Parkmead Group, of Aberdeen, has widened its search for a host facility for its Greater Perth Area (GPA) project in the central North Sea.
The London-listed firm has been in talks for more than a year with Chinese operator CNOOC about using its Scott platform to receive oil from the GPA.
Parkmead said it was still involved in commercial discussions with CNOOC, but revealed this morning that it was also speaking with “other operators in the vicinity”.
The company said new opportunities had arisen during the year for developing GPA, thought to be capable of producing 75-130 million barrels of oil equivalent (boe).
Parkmead also said new infrastructure studies showed there would be no “technical hurdles” to producing Perth oil from the wells all the way through to the onshore facilities.
Parkmead continues to reprocess seismic data covering the Skerryvore prospect, which contains three “stacked” targets thought to contain 157m boe.
The firm provided the updates in its full-year results statement, which showed Parkmead slid into the red in the 12 months to June 30, 2020.
Pre-tax losses totalled £792,000 for the reporting period, down from profits of £4.8 million in 2018-19, as revenues were halved to £4m.
Parkmead’s loss largely caused by a £1.6m impairment charge linked to the release of non-core acreage from its portfolio.
Gross profits totalled £1.3m, down 78% year-on-year.
The business’ figures were hit by a drop in gas prices caused by oversupply into the European market and the impact of Covid-19 on demand.
The pandemic has delayed the development of the Platypus gas field, 15%-owned by Parkmead, in the UK southern North Sea.
Operator Dana Petroleum had hoped to make an investment decision in the second quarter of 2020.
But Dana said in August it would “re-engage” with suppliers to “understand the viability of sanctioning” Platypus in mid-2021.
Parkmead executive chairman Tom Cross built up Dana into a successful exploration company before it was bought out by South Korea’s national oil firm in a hostile takeover in 2010.
Since then, he has been focused on leading Parkmead, whose current production comes from four onshore gas fields in the Netherlands, where further development opportunities are being weighed up.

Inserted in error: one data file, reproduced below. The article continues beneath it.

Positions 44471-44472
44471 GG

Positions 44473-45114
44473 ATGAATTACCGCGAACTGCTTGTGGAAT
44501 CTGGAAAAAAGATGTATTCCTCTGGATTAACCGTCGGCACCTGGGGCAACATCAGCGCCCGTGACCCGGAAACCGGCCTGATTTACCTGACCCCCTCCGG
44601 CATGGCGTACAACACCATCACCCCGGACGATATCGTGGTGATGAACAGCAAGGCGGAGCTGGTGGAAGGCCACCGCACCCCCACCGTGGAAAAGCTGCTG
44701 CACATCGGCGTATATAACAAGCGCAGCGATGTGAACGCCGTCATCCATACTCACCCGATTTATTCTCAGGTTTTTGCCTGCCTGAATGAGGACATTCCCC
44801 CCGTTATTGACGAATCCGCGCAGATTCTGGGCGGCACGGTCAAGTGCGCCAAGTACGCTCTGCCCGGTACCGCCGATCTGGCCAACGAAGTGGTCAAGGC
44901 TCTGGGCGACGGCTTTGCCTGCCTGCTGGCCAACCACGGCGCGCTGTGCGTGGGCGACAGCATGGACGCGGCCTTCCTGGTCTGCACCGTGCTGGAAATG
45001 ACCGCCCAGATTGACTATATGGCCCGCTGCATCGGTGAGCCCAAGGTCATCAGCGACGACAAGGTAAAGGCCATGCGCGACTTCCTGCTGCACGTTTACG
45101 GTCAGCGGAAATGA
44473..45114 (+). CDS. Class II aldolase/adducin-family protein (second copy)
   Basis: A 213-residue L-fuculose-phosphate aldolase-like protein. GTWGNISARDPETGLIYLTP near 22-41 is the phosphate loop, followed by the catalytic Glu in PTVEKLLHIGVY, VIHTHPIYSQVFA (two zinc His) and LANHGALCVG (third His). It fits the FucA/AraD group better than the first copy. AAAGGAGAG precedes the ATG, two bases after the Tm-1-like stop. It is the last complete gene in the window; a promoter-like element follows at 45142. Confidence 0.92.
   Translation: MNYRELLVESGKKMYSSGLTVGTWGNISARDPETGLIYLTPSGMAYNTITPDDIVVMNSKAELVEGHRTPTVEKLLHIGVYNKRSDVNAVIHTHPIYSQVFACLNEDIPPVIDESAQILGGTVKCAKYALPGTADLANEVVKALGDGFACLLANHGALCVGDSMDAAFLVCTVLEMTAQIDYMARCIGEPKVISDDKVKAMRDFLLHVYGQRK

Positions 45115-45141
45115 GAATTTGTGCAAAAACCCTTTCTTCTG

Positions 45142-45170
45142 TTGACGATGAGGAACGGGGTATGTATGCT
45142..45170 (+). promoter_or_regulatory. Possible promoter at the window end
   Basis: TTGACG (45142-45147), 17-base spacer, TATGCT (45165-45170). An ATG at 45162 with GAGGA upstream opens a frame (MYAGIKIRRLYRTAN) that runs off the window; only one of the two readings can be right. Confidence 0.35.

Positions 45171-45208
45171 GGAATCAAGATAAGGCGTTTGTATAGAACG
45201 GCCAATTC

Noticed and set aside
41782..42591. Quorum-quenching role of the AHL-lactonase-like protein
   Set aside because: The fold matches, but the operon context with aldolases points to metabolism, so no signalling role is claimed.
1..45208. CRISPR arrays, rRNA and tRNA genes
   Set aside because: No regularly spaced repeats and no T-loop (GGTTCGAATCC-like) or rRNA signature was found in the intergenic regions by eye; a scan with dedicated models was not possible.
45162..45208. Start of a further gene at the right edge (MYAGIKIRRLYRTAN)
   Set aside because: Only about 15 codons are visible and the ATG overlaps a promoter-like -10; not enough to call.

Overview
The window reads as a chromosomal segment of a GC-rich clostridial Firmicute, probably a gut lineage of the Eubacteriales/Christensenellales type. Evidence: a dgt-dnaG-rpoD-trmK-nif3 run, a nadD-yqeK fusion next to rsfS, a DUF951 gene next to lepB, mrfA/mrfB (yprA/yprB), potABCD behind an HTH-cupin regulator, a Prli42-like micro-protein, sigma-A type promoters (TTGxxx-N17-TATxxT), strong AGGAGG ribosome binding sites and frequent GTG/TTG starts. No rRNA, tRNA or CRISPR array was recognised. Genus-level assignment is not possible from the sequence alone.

Company bosses said financial performance would have been worse, but for Parkmead’s “strict financial performance” and low operating costs of $9.9 per barrel.
The company, which had cash balances of £25.7m at the end of June, said it was in a strong financial position which allowed it to evaluate “further acquisition opportunities in renewables, gas and oil”.
Last year, Parkmead bought extensive farmland in Aberdeenshire from a company majority-owned by Mr Cross’ family as part of its expansion into renewable energy.
It said today that studies were being conducted for the potential development of a large wind farm, while the divestment of non-core acreage is on the cards.
One of the areas Parkmead acquired sits adjacent to the 33 turbine Mid Hill wind farm near Stonehaven.
Mr Cross said: “Parkmead is well positioned for the future. We have excellent UK and Netherlands regional expertise, significant cash resources, and a growing portfolio of high-quality assets.
“The group will continue to build upon the inherent value in its existing interests with a balanced, acquisition-led, growth strategy to secure opportunities that maximise future value for our shareholders.”
Jonathan Wright, research director at stockbroker finnCap, described Parkmead as an exploration and production company “for all seasons”.
Mr Wright said Parkmead’s diversification into renewables provided a degree of “future proofing” and opened up a new “investor-friendly” avenue of growth.